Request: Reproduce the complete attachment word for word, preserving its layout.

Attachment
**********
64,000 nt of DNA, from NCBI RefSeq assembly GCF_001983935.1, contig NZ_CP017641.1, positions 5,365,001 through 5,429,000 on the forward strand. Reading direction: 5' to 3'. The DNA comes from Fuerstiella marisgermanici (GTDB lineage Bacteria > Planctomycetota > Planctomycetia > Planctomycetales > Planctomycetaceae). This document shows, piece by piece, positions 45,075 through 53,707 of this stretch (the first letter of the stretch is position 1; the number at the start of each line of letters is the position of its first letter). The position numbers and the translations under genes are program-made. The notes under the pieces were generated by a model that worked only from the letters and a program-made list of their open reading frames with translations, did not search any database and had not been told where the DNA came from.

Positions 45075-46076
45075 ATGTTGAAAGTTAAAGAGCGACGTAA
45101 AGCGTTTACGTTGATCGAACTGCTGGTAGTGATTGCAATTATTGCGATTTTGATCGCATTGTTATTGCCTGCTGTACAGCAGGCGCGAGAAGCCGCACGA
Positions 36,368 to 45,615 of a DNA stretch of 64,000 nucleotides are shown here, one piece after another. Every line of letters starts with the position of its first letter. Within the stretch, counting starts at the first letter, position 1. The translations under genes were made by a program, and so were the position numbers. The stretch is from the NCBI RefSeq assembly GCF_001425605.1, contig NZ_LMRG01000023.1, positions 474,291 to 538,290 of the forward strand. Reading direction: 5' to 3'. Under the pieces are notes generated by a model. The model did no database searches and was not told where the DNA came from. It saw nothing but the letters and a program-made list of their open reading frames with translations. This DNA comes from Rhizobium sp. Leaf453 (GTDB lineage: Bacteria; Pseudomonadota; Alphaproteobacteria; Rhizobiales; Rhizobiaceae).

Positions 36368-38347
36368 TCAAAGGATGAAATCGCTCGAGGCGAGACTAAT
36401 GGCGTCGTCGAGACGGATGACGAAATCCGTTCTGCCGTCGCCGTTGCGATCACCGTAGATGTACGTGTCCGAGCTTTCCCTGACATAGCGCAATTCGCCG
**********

64,000 nt of DNA, from NCBI RefSeq assembly GCF_001983935.1, contig NZ_CP017641.1, positions 5,365,001 through 5,429,000 on the forward strand. Reading direction: 5' to 3'. The DNA comes from Fuerstiella marisgermanici (GTDB lineage Bacteria > Planctomycetota > Planctomycetia > Planctomycetales > Planctomycetaceae). This document shows, piece by piece, positions 45,075 through 53,707 of this stretch (the first letter of the stretch is position 1; the number at the start of each line of letters is the position of its first letter). The position numbers and the translations under genes are program-made. The notes under the pieces were generated by a model that worked only from the letters and a program-made list of their open reading frames with translations, did not search any database and had not been told where the DNA came from.

Positions 45075-46076
45075 ATGTTGAAAGTTAAAGAGCGACGTAA
45101 AGCGTTTACGTTGATCGAACTGCTGGTAGTGATTGCAATTATTGCGATTTTGATCGCATTGTTATTGCCTGCTGTACAGCAGGCGCGAGAAGCCGCACGA
Positions 36,368 to 45,615 of a DNA stretch of 64,000 nucleotides are shown here, one piece after another. Every line of letters starts with the position of its first letter. Within the stretch, counting starts at the first letter, position 1. The translations under genes were made by a program, and so were the position numbers. The stretch is from the NCBI RefSeq assembly GCF_001425605.1, contig NZ_LMRG01000023.1, positions 474,291 to 538,290 of the forward strand. Reading direction: 5' to 3'. Under the pieces are notes generated by a model. The model did no database searches and was not told where the DNA came from. It saw nothing but the letters and a program-made list of their open reading frames with translations. This DNA comes from Rhizobium sp. Leaf453 (GTDB lineage: Bacteria; Pseudomonadota; Alphaproteobacteria; Rhizobiales; Rhizobiaceae).

Positions 36368-38347
36368 TCAAAGGATGAAATCGCTCGAGGCGAGACTAAT
36401 GGCGTCGTCGAGACGGATGACGAAATCCGTTCTGCCGTCGCCGTTGCGATCACCGTAGATGTACGTGTCCGAGCTTTCCCTGACATAGCGCAATTCGCCG